Shoji Sato, Norio Tanaka


Port Kashima has been constructed since 1963 on the coast of Kashimanada located north-east of Tokyo. Fig. 1 is the general plan of Port Kashima showing the layout of breakwaters and inner basins. The length of south and north breakwaters will be 2,800 and 1,380 m, respectively. The depth of fairway will be 16 m below L.L.W.L. (lowest low water level) aiming to accomodate 100,000 ton class vessels. The coast of Kashimanada is a bowshaped sandy beach of some 70 km long facing the Pacific Ocean; Naka River flowed out at the north end and Tone River at the south end, as shown in Fig. 2. The northern portion has a narrow beach with the cliff of Kashima Plateau behind it and the southern portion is of alluvium zone by Tone River with the sand dunes. Port Kashima is being constructed at about 25 km north from the south end of Kashimanada Coast and this place is geologically called as the south alluvium zone. In the coast around Kashima Port, there runs a sand dune along the coast. The crest of this dune is about 8 m above L.L.W.L. in elevation. The back shore in front of the dune is 50-80 m in width and 3-4 m above L.L.W.L. in elevation. There are alongshore bars at 100-150 m seaward from the shore line on a usual day and at T00-400 m on a stormy day in beach profile. The bottom materials are composed of mainly fine sand and the mean spring tide range is about 1.4 m. The wave, large or small, attacks this coast every day. From the above-mentioned, the sand drift should be estimated to be remarkable at the constructing site of the harbor. Therefore, the field investigation concerning sand drift has been conducted since tow years before the beginning of the works of harbor construction. In this paper, a few recent investigations will be presented in detail, after a brief description of main field investigations conducted until 1965*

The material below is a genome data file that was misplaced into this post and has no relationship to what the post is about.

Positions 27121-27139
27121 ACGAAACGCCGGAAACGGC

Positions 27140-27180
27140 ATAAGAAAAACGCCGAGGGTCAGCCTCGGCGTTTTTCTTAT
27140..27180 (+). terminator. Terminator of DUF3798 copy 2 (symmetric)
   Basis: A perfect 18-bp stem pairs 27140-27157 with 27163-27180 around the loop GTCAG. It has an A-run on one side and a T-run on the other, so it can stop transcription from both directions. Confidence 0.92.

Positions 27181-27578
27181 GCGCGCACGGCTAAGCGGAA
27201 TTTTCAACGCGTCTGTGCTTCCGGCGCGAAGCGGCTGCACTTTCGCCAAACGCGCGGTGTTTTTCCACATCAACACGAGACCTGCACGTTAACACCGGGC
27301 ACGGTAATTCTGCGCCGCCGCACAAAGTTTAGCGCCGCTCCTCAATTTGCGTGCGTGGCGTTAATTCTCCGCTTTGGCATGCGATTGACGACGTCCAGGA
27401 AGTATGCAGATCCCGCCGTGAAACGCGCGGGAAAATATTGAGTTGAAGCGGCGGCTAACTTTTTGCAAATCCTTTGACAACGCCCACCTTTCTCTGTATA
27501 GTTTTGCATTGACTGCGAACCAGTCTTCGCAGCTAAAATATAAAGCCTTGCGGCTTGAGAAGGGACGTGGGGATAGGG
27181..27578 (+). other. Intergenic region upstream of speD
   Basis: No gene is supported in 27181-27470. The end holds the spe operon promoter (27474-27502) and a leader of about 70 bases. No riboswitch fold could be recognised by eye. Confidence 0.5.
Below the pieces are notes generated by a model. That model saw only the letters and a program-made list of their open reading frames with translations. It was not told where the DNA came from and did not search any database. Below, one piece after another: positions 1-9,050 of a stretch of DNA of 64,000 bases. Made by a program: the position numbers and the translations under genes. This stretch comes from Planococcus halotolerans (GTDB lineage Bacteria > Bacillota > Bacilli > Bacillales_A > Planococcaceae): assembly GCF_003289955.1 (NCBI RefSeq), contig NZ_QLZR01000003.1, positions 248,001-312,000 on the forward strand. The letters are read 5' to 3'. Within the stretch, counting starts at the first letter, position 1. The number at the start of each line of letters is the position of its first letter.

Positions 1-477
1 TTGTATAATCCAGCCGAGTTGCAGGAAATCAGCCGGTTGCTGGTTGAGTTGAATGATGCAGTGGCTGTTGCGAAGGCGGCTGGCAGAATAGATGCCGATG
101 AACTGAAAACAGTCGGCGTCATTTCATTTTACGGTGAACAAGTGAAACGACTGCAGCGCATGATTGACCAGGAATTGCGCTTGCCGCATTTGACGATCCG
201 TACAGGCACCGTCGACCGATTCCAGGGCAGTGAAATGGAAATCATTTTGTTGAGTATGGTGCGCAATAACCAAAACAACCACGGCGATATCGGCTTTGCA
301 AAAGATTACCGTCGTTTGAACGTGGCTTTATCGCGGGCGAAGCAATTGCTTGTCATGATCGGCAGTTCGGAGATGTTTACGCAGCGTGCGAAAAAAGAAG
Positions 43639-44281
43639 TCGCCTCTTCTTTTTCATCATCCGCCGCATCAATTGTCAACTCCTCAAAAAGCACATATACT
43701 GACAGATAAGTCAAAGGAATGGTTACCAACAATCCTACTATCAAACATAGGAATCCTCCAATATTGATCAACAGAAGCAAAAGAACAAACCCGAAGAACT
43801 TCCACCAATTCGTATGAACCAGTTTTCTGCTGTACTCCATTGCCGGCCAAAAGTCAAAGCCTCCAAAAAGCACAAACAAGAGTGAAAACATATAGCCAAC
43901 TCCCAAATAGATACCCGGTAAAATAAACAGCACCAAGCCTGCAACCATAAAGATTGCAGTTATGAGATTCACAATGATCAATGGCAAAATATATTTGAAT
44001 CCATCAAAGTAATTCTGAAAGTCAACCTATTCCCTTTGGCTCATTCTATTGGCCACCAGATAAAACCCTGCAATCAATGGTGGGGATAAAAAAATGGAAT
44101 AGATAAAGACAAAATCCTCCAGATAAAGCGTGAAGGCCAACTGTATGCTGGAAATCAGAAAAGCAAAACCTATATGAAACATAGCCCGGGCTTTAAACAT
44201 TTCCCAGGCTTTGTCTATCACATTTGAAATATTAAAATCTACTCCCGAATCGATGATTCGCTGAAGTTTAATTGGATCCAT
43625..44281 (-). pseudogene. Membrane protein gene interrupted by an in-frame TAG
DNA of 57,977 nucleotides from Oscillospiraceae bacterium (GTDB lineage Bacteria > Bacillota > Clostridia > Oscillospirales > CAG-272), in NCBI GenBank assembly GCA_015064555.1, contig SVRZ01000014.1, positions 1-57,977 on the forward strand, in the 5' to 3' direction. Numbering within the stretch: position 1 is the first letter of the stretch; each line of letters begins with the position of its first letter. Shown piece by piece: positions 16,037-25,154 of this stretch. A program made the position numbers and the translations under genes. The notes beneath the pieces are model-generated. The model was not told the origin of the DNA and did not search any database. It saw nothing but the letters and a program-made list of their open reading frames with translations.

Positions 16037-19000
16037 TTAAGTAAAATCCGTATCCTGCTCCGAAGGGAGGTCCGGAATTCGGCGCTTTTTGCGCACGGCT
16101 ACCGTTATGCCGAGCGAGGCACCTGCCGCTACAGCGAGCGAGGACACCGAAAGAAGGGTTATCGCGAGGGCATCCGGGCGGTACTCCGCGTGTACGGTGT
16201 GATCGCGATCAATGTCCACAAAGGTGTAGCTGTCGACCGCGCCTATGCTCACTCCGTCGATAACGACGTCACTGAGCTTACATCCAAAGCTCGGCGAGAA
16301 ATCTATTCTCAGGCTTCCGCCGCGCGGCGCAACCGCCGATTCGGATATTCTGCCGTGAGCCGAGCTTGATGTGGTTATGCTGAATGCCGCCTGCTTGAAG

field investigation; sand drift; Port Kashima

Full Text: